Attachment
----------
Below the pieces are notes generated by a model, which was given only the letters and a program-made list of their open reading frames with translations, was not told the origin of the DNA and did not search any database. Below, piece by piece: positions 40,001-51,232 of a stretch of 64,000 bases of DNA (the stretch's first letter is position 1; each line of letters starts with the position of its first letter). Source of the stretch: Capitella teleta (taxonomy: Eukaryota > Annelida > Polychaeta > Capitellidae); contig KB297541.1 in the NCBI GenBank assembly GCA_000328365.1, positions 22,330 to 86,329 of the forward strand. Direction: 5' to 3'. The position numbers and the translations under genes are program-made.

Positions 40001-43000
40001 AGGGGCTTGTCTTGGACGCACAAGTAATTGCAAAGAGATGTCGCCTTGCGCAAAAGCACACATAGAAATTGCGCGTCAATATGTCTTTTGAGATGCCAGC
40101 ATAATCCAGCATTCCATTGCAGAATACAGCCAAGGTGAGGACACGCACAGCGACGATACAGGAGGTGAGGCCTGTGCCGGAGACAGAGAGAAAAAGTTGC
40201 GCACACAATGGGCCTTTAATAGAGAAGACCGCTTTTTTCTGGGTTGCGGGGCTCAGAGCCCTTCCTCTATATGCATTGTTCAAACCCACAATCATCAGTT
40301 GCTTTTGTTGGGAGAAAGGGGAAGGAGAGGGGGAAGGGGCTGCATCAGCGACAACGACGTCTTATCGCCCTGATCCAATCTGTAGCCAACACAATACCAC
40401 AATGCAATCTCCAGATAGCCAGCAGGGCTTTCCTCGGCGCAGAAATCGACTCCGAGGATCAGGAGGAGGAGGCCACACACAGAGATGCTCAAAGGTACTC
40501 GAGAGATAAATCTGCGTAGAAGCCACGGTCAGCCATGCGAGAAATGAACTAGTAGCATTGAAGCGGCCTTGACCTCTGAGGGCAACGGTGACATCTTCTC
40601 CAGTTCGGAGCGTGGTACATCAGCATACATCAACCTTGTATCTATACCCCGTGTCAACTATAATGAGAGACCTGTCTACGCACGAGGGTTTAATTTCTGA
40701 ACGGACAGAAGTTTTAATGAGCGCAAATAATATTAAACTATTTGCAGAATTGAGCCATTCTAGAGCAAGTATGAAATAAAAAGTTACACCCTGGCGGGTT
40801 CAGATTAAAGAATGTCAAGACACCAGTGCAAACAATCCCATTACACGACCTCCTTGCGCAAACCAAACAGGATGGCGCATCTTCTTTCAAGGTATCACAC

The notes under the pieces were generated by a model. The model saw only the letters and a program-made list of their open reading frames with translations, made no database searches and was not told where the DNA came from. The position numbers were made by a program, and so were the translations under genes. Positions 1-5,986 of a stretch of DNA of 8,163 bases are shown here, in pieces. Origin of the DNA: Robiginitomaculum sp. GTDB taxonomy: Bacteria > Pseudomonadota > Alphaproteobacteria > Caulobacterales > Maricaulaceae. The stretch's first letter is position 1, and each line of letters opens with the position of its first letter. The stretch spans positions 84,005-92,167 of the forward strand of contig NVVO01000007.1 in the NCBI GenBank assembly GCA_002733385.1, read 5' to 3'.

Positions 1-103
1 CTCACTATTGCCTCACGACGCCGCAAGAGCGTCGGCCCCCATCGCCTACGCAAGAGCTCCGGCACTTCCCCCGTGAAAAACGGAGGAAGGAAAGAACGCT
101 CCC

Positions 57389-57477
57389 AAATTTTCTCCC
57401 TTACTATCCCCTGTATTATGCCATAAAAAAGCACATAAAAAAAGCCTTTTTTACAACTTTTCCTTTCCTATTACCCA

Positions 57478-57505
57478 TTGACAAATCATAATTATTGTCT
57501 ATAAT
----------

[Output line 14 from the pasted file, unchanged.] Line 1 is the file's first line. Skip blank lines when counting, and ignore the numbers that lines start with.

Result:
1 CTCACTATTGCCTCACGACGCCGCAAGAGCGTCGGCCCCCATCGCCTACGCAAGAGCTCCGGCACTTCCCCCGTGAAAAACGGAGGAAGGAAAGAACGCT